Steven Stucky Second Concerto for Orchestra

Second Concerto for Orchestra [UK premiere]
Piano Concerto in G
Mussorgsky orch. Ravel
Pictures at an Exhibition

François-Frédéric Guy (piano)

Philharmonia Orchestra
Esa-Pekka Salonen

Reviewed by: Nick Breckenfield

Reviewed: 13 August, 2006
Venue: Royal Albert Hall, London

Perhaps because it followed almost immediately what sounded (on the radio) like a sold-out Prom with Maxim Vengerov, or it was the later-than-usual start-time, or because London was drenched in a torrential thunderstorm – but the Philharmonia Orchestra’s annual Prom sold disappointingly, even with a second half of 20th-century classics. Another factor might have been ‘something unknown’, in this case the UK premiere of (in this country) an unfamiliar composer. Those who might have been put off missed a treat.

Steven Stucky (following a short Bach-inspired work commissioned for the Nash Ensemble during Proms Chamber Music in 2000) was fully introduced to the Proms in such fine style with Esa-Pekka Salonen reprising one of the works commissioned by the Los Angeles Philharmonic for the opening of the Walt Disney Concert Hall; Stucky’s dedication of his Second Concerto for Orchestra is to both the orchestra and its conductor.

Moreover those thanks get a musical airing in that the first movement – entitled ‘Overture (With Friends)’ – fashions themes from their names (Esa-Pekka: E flat, A, B, E, D, D, A – or his initials E-PS: E, B, E flat – and LAP: curiously A, A, B). Also recognised are other people – officials and sponsors – to do with the piece. They all get a rousing collective musical tribute in this exhilarating movement, with woodwind swirls and brass fanfares, a complete contrast to the opening of the second movement’s set of Variations, which takes as its starting point those woodwind swirls from the opening. Six variations ensue, ending with a passacaglia before the dark close. The finale again returns to the opening movement for its inspiration with an impetus from the oboes’ staccato upward-moving chords. Grabbed by the rest of the orchestra we are returned headlong into fast-moving, rhythmic music that brings the work to its glittering close. With such a champion as Esa-Pekka Salonen, and with the Philharmonia on top form, there could be no doubting the conviction of the performance or the quality of score. It makes me want to hear Stucky’s First Concerto for Orchestra (for the Philadelphia Orchestra).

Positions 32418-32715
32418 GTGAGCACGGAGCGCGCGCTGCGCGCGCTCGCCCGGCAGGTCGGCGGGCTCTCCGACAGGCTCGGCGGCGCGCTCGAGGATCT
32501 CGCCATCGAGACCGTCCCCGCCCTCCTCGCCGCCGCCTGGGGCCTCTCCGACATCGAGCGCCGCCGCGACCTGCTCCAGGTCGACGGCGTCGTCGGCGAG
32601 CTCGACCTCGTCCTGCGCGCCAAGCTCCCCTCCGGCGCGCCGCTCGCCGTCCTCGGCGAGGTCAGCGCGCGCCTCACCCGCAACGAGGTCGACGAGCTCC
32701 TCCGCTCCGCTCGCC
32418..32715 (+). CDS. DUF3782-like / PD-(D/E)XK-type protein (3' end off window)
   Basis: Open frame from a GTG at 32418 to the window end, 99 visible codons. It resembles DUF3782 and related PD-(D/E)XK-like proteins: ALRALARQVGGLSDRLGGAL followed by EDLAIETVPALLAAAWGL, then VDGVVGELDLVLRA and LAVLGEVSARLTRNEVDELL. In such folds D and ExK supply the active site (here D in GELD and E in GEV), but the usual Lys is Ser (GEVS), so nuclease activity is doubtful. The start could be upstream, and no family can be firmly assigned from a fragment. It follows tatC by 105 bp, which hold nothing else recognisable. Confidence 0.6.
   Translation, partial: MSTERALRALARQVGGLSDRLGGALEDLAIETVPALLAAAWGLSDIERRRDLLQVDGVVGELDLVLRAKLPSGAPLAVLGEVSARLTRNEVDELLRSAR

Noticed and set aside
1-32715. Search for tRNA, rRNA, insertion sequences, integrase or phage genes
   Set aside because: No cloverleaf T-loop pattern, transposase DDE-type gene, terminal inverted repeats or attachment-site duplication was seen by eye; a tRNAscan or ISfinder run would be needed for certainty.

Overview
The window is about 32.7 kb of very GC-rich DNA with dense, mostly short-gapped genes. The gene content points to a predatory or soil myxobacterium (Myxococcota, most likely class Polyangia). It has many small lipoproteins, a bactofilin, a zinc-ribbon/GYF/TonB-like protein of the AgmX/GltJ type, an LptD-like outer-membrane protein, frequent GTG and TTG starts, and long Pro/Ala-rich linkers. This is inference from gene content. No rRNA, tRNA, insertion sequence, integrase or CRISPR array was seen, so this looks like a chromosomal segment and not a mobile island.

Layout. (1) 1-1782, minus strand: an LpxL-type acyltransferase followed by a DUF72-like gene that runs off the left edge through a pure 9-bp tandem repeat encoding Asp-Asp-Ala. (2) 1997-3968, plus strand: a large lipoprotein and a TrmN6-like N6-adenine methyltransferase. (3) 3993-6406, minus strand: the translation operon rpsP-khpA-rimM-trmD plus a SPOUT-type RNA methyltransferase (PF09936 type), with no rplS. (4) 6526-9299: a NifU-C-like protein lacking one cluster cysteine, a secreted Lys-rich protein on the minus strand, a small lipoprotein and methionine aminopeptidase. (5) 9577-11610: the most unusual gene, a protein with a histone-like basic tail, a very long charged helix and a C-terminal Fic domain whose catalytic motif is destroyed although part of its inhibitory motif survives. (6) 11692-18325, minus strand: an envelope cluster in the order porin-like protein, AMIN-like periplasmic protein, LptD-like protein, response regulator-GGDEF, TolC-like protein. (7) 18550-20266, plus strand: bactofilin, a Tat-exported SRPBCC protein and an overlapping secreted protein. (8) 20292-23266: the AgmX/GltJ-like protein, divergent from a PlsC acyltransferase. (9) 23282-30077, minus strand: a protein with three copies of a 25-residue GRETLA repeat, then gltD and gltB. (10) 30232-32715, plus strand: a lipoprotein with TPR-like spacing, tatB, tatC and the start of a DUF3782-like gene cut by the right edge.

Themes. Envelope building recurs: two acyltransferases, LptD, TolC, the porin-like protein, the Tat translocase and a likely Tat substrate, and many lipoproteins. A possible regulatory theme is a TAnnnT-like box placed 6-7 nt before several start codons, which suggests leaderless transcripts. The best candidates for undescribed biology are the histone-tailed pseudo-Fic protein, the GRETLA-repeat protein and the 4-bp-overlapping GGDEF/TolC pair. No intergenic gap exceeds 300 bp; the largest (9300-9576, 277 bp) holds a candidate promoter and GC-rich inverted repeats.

After the interval, it was the Philharmonia’s bright and scintillating playing that characterised both Ravel’s concerto and his orchestration of Mussorgsky’s piano-original Pictures at an Exhibition. The latter Salonen conducted with a Technicolor sweep that brushed aside any suggestion that this so-familiar work might now sound jaded.

Pivoting the concert, François-Frédéric Guy, playing his countryman’s card rather than the usual German Romantic repertoire for which he has been most noted in this country (his forthcoming Queen Elizabeth Hall recital – 4 November 2006 – returns to those reaches: Liszt, Beethoven and Brahms). Imposing in his tails but black, collar-less shirt, he was more than a match for all the technical difficulties Ravel throws at the soloist. Best of all was the long solo introduction to the middle movement, with which Guy held the Royal Albert Hall in the palm of his hands. Utterly magical!

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